Conventional calorimetry has always the difficulty of choosing between near to equilibrium working conditions and high thermal
ramp rates. Thus, either the transport phenomena and sample homogeneities are good but the signals become weak due to thermal
losses, or the signals are sharp, but strong gradients across the sample lead to chemical and thermal heterogeneities. The
described pulsed fluidized bed technique, by strongly stirring the sample, allows good sample homogeneities even at high ramp
rates. Moreover, the permanently regenerated cover gas allows as well a good heat transfer towards the thermocouples as a
constant atmosphere composition leading to very precise onset temperatures.
Several DTA experiments followed by calorimetric works are reviewed here to emphasise the importance of complementary role
of both techniques. The thermal analysis is advantageous in the sense that it gives quickly the overall view of thermal behaviour
of a material under various conditions. Calorimetric work provides accurate heat capacity data which enable to derive thermodynamic
functions including the enthalpy and entropy. The latter quantity is especially important in judging whether the material
obeys the third law of thermodynamics. However, calorimetric work leads occasionally to an erroneous conclusion if the work
is not preceded by thermal analysis performed under various conditions. Sometimes, quality of information obtained by DTA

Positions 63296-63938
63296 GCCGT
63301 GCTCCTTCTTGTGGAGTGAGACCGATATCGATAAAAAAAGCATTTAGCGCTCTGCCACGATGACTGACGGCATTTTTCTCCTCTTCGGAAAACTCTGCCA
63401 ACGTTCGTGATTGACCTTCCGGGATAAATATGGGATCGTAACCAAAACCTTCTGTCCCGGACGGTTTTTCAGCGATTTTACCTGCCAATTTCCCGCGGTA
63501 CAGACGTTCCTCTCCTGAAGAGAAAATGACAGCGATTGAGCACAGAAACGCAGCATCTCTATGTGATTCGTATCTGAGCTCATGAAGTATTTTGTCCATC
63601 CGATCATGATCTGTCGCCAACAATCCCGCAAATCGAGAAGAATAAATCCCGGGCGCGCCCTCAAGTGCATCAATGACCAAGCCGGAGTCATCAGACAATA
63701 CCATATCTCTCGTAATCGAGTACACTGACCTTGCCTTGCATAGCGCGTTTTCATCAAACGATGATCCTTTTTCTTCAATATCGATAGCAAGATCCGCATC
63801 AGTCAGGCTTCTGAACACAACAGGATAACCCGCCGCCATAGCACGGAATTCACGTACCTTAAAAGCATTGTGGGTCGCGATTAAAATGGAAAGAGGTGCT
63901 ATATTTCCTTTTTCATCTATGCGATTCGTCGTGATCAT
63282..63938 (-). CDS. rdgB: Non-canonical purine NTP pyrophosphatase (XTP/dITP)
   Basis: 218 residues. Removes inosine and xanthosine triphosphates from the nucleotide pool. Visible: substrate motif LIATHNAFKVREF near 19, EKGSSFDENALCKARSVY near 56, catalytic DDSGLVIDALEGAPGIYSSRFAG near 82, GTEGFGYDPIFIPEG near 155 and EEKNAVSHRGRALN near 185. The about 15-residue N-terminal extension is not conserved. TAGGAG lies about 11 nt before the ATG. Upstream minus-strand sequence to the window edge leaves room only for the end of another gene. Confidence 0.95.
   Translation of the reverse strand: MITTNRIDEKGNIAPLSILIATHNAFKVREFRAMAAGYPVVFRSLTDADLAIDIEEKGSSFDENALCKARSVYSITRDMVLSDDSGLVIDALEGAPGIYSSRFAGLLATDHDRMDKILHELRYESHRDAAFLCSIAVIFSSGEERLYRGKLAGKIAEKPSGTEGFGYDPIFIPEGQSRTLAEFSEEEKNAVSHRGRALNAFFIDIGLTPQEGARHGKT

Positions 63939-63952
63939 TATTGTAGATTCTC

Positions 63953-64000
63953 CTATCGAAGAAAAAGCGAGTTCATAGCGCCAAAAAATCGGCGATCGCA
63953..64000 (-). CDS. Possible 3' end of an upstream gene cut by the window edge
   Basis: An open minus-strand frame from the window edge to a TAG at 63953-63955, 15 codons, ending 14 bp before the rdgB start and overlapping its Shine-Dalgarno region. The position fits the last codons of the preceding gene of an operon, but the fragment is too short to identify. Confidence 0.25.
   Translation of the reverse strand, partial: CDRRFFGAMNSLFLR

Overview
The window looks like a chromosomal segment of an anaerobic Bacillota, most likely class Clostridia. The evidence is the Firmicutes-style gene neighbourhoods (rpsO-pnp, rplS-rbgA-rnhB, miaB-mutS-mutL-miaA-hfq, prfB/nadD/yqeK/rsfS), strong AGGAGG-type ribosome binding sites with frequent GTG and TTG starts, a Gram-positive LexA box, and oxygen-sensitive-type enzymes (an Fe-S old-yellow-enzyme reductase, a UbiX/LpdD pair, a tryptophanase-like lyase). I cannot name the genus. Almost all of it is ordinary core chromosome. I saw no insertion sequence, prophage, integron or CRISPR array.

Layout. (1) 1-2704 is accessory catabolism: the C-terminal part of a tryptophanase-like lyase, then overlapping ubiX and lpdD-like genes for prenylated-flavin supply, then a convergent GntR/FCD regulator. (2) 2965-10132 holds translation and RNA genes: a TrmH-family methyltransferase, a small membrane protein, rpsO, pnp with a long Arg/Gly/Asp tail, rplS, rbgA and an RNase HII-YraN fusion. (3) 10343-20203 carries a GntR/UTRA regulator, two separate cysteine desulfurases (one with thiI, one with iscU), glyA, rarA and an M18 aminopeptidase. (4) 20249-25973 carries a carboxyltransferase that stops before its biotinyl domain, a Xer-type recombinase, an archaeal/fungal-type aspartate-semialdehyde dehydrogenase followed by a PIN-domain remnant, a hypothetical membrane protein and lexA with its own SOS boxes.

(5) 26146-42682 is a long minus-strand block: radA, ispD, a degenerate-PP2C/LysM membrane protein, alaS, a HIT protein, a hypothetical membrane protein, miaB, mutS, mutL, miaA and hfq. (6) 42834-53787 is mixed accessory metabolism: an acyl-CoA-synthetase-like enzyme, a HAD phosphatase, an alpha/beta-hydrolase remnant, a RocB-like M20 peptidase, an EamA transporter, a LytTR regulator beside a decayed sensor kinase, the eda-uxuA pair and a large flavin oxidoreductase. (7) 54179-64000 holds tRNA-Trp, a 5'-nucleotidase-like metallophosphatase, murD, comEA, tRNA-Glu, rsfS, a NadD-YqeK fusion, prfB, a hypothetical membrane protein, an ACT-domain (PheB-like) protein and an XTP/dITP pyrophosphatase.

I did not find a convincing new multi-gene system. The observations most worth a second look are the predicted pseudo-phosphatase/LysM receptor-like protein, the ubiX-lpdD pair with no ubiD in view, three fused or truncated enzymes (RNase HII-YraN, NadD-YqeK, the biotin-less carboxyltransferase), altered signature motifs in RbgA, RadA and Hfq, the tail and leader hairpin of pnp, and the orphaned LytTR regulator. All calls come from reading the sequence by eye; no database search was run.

exceeds that obtained by laborious calorimetry.
Polymorphism of trilaurin mixed with 4% of cholesterol was studied with a setup coupling calorimetry and phase characterisation
by in-situ X-ray diffraction (Microcalix). Four polymorphic forms were identified. Monotropic and enantiotropic transitions
were identified from the reconstruction of Gibbs free energy diagram which allows the control of trilaurin polymorphism.
Calorimetry deals with the energetics of atoms, molecules, and phases and can be used to gather experimental details about
one of the two roots of our knowledge about matter. The other root is structural science. Both are understood from the microscopic
to the macroscopic scale, but the effort to learn about calorimetry has lagged behind structural science. Although equilibrium
thermodynamics is well known, one has learned in the past little about metastable and unstable states. Similarly, Dalton made
early progress to describe phases as aggregates of molecules. The existence of macromolecules that consist of as many atoms
as are needed to establish a phase have led, however, to confusion between colloids (collections of microphases) and macromolecules
which may participate in several micro- or nanophases. This fact that macromolecules can be as large or larger than phases
was first established by Staudinger as late as 1920. Both fields, calorimetry and macromolecular science, found many solutions
for the understanding of metastable and unstable states. The learning of modern solutions to the problems of materials characterization
by calorimetry is the topic of this paper.
The heat capacityCp of a sample can be considered as a frequency dependent quantity; its behaviour can reflect the dynamics of enthalpy fluctuations. In order to take into account the dynamic nature of the measured quantity, calorimetry can mimic experimental methods as those of dielectrometry, performing experiments in time domain or in frequency domain.
The paper gives a review on recent progress on new methods, instrumental innovations and new trends in low temperature calorimetry
as reported in the last five years in the literature. The paper refers to establishing strictly adiabatic conditions, improved